Melting Greenland Ice Sheets: An Urgent Call to Action
A Report on South Greenland
By: Amisha, Anay, Eklavyajeet, Garv, Ishaan, Mehreet, Sahibb, Samardeep - India
Picture credit: Robert Swan
A CALL TO SAVE GREENLAND
The Greenland ice sheet melting crisis is a pressing environmental issue that has garnered significant attention in recent years. As one of the largest bodies of ice on Earth, the Greenland ice sheet plays a crucial role in regulating global climate patterns and sea levels. However, due to the effects of climate change, this massive ice sheet is undergoing a rapid and alarming meltdown, with far-reaching consequences for both the environment and human civilization.
The primary driver behind the Greenland ice sheet's melting crisis is anthropogenic climate change, largely attributed to the excessive emission of greenhouse gases, such as carbon dioxide and methane, into the Earth's atmosphere. The burning of fossil fuels, deforestation, and various industrial activities have significantly contributed to the rising concentrations of these greenhouse gases, leading to a rise in global temperatures which in turn results in the melting of ice sheets.
How are climatic changes affecting Greenland?
The most immediate and visible impact of the melting Greenland ice sheet is the rising sea levels. As the ice melts, the resulting water flows into the oceans, contributing to the global sea level rise. This poses a severe threat to coastal communities, low-lying islands, and major cities situated near coastlines worldwide. Even a relatively modest increase in sea levels can lead to devastating consequences, including increased coastal erosion, loss of habitat, saltwater intrusion into freshwater sources, and an increased frequency of storm surges.
The melting of the Greenland ice sheet also exacerbates the global warming crisis by creating a positive feedback loop. As the ice sheet melts, the exposed dark surfaces of land and water absorb more solar radiation, further warming the region. This additional warming then accelerates the melting process, causing a vicious cycle of more ice loss and increased warming.
Just off the western coast of the island, Ilulissat Icefjord has the largest collection of icebergs in Greenland. In 2004, the area was declared a UNESCO World Heritage site.PHOTOGRAPH BY KEITH LADZINSKI
The influx of cold freshwater from the melting ice sheet into the North Atlantic can disrupt ocean currents, such as the Atlantic Meridional Overturning Circulation (AMOC). This circulation pattern plays a critical role in redistributing heat around the globe, influencing weather patterns and climate stability. If the AMOC weakens or collapses due to increased freshwater input, it could have profound and unpredictable impacts on regional and global climate systems.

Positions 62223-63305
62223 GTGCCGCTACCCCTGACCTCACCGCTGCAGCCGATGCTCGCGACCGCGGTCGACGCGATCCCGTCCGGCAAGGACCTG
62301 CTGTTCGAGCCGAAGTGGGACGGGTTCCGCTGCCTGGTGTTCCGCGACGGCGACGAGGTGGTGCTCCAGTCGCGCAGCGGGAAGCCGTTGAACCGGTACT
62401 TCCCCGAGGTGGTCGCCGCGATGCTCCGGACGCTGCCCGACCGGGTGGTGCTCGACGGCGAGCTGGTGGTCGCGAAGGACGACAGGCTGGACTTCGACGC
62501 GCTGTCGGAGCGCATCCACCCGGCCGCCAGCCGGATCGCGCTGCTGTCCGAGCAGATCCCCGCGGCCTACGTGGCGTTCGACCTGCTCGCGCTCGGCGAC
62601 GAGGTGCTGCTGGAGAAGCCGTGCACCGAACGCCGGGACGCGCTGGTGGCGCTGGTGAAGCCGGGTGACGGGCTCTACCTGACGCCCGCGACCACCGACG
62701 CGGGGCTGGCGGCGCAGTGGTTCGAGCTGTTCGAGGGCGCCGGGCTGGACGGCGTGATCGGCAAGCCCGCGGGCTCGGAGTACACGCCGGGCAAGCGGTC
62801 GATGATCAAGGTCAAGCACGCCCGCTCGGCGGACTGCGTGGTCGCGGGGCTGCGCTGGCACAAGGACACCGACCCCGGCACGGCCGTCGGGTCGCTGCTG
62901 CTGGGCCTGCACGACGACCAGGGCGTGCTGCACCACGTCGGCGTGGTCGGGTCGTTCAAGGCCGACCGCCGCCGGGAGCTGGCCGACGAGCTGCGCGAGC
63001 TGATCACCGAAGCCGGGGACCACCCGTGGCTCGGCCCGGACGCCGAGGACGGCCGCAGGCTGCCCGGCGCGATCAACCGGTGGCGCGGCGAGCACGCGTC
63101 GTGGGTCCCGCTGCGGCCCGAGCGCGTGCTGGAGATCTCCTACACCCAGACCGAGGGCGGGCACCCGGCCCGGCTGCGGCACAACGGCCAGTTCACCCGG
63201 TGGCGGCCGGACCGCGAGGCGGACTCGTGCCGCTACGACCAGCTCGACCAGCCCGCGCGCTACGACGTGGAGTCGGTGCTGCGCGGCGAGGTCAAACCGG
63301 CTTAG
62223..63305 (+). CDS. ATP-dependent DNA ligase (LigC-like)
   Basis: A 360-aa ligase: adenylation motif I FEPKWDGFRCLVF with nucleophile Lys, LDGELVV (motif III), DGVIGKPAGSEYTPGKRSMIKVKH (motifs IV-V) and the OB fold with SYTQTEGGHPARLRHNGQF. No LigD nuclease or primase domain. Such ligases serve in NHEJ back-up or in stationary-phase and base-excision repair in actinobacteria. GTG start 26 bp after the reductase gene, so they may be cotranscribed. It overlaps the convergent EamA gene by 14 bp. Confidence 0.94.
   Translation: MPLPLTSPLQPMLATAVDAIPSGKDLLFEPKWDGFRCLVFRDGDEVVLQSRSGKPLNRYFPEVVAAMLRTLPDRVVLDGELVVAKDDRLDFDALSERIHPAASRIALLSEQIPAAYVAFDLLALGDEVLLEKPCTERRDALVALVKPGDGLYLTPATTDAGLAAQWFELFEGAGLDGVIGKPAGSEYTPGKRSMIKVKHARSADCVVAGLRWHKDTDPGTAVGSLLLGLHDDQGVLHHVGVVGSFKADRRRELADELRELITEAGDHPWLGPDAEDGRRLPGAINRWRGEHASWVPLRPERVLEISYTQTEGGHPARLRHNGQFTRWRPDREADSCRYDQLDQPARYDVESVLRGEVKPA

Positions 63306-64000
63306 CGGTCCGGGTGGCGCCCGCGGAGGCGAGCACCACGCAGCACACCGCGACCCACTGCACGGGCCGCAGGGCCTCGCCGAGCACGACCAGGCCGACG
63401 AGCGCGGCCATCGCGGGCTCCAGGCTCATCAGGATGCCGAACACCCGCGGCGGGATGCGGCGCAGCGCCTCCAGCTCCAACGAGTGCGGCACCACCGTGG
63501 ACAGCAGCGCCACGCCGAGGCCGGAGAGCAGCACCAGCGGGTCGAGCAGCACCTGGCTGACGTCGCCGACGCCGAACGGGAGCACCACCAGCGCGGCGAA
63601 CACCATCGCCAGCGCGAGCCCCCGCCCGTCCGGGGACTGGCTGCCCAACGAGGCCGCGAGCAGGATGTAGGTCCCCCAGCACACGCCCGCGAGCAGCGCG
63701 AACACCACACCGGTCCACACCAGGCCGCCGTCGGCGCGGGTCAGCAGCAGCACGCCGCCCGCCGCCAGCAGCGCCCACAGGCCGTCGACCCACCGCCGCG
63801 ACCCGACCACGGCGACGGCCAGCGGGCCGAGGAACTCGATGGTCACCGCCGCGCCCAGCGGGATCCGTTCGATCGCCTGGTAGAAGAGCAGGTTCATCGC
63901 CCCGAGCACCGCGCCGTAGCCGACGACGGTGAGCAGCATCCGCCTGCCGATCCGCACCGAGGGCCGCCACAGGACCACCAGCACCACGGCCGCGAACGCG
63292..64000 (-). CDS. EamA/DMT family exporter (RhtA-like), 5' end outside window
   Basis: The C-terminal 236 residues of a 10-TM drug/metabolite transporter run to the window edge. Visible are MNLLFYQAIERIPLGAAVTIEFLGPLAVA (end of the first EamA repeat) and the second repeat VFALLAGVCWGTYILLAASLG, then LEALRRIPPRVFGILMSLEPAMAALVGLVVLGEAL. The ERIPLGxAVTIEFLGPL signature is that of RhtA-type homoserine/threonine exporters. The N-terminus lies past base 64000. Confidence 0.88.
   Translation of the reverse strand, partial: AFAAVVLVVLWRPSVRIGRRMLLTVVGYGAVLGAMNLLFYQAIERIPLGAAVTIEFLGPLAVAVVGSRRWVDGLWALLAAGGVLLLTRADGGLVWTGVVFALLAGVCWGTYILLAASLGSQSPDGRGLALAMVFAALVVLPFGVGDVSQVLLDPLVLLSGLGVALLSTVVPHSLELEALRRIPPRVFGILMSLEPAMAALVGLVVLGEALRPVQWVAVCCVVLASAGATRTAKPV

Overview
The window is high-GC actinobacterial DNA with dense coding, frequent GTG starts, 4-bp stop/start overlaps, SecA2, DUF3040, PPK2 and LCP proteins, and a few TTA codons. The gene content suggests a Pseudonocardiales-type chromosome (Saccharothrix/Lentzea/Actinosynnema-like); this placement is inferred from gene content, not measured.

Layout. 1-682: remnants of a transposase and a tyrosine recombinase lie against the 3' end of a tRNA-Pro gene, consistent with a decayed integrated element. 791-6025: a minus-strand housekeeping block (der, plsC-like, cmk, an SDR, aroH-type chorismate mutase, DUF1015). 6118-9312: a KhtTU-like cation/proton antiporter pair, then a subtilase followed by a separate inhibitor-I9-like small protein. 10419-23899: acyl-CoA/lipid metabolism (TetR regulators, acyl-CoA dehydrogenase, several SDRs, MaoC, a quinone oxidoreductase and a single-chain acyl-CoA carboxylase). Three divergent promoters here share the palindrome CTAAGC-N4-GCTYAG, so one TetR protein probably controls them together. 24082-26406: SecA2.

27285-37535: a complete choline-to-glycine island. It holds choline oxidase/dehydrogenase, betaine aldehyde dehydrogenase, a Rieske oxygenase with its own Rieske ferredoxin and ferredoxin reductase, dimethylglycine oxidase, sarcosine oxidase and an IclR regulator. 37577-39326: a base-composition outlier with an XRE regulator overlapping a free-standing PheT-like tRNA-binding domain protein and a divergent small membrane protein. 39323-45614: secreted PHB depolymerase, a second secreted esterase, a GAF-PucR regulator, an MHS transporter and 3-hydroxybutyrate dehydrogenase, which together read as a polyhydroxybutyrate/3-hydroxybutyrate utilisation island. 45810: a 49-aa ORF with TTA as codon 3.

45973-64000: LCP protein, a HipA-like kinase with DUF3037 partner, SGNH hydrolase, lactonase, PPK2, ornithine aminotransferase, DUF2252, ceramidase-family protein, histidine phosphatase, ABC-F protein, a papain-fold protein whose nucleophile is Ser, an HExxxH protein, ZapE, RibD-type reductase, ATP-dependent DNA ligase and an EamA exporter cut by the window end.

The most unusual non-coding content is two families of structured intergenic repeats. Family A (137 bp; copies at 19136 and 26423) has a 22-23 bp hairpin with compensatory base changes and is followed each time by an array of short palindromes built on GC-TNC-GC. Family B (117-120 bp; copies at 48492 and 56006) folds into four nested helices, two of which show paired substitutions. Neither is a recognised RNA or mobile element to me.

Significance of the study:
A fisherman casts a line off southeastern Greenland’s shore. The island’s rivers and lakes are fertile spots for arctic char, Atlantic wolffish, and salmon.
More frequently found on the eastern coast of the island, polar bears are known as tornassuk—the master of helping spirits by the Inuit people.
Remote cirques, narrow fjords, and sweeping valleys form the perfect backdrop for outdoor adventures such as hiking, snowshoeing, and ice climbing.
Objectives of study
Table 1 shows that on June 5 out of 420 observations, there were 369 lakes and 51 Plain ice surfaces.
Observations of June 20
Table 2 shows that on June 20 out of 420 observations there were 235 lakes, 2 frozen lakes, 152 dry bed lakes and 31 plain ice surfaces.
Observations of July 19
Table 3 shows that there were 63 lakes, 4 frozen lakes, 330 dry bed lakes and 23 plain ice surfaces observed on July 19.
On August 19, out of 420 observations there were 19 lakes, 142 plain ice surfaces, 242 dry bed lakes and 17 frozen lakes.
Table 5: Comparison of features of South Greenland formed on 4 different dates
If we analyze the data of South Greenland from June 5 to August 19, it is seen that number of lakes observed from June 5 to August 19 decreased from 369 on June 5 to 19 on August 19, plain ice surfaces decreased form 51 on June 5 to 23 on July 19 and then increased to 142 on August 19.
There were no frozen lakes observed on June 5 but 2 frozen lakes were observed on June 20, 4 on July 19 and increased to 17 on August 19. No dry bed lakes were observed on June 5, 152 dry bed lakes were observed on June 20 and the number doubled (330) on July 19. Again number of dry bed lakes decreased to 242 on August 19.
Annexure: References Web links
Youth Leaders: Amisha, Anay, Eklavyajeet, Garv, Ishaan, Mehreet, Sahibb, Samardeep - India